Thursday, August 12, 2010

Thoughts on reading, inspired by Neil Gaiman's library.

What I love about these pictures of Neil Gaiman's bookshelves (apart from the "OMG! It's Neil Gaiman's bookshelves! Squee!" factor) is how it shows that his library is an expression of his interests - at least, what I assume to be his interests. You see plenty of SF, fantasy, horror, and graphic novels. And a cat. It looks nothing like those massive, beautiful, leather-bound libraries which used to strike me as the epitome of what a library should be.

It is probably not coincidental that I was most impressed with those libraries when I was most under the sway of the "great books" mentality. Mind you, I do believe that the great books are truly great and are worthy of our attention. But at that time I felt guilty reading a book I enjoyed if it was not part of the great books canon. I had, as C.S. Lewis calls it, a hygienic view of reading. I read what I thought was "good for me".

(And before that time I collected books by authors that were popular in my circle of friends. For most of my reading life I have allowed myself to be influenced by others' taste and not my own.)

I don't want to say that the answer is just to read what we enjoy. We should, of course, but I also believe in reading challenging books and books that are outside our normal interests. One of the purposes of reading is to step outside ourselves and view the world through different eyes. If we only read in our favorite subjects or genres then we're less likely to move outside ourselves. If we do not read the great books then we will only ever see the world through lesser eyes.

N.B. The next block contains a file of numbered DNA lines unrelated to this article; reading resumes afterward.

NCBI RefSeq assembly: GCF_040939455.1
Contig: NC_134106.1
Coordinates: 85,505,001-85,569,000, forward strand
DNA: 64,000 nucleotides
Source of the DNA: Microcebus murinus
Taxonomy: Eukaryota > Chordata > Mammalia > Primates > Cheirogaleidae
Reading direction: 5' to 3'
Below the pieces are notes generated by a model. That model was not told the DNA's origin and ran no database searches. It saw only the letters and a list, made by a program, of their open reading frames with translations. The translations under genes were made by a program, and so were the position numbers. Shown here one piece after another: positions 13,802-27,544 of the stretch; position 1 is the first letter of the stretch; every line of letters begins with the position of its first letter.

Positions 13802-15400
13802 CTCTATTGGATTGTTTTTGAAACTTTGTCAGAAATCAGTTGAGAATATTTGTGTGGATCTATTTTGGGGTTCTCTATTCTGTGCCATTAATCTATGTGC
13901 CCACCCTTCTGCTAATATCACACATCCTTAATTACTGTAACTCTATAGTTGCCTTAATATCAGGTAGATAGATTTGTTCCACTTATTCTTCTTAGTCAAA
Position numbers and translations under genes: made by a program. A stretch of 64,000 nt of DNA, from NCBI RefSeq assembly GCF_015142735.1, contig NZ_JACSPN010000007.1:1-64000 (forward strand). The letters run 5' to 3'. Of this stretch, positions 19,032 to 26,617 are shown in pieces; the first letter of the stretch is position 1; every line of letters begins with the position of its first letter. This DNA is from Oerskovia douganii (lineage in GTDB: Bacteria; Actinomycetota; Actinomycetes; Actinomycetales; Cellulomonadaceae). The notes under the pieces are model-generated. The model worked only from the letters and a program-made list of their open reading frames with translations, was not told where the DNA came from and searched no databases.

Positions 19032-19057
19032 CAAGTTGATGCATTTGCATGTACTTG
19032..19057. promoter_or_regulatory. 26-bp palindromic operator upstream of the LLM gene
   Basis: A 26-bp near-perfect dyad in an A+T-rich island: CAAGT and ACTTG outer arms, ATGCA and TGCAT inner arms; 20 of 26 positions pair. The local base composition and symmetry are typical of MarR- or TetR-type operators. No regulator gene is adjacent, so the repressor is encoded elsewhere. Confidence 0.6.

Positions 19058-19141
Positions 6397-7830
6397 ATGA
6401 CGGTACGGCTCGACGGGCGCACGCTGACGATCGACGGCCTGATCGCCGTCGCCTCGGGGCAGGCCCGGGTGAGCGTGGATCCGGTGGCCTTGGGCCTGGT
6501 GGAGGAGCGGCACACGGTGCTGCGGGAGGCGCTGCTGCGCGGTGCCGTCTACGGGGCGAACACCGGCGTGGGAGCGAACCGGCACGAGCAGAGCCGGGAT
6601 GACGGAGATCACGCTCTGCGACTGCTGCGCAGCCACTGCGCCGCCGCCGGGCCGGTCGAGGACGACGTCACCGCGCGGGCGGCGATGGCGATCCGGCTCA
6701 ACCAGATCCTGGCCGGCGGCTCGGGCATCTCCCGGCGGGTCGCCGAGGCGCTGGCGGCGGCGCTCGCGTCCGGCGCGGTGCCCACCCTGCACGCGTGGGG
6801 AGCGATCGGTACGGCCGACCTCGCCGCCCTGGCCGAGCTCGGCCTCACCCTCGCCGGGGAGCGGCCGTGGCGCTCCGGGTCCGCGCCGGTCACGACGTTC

Read what you like - but don't limit yourself to the familiar and easy. Rebel against anyone who tries to dictate to you what you should or should not read. By all means read the great books, but because you want explore the world in a new way and not because it's "good for you". For some people these lessons are obvious. But for those of us who have been overly concerned about others' opinions, they're the result of a long process of achieving intellectual independence.

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About Me

I'm Rachel's husband and Darcy's daddy. I'm a Hoosier, an accountant, and an Episcopalian. Politically, I'm a progressive who believes in the preferential option for the poor. I use the blog as a sort of journal - to interact with my reading and sketch out ideas.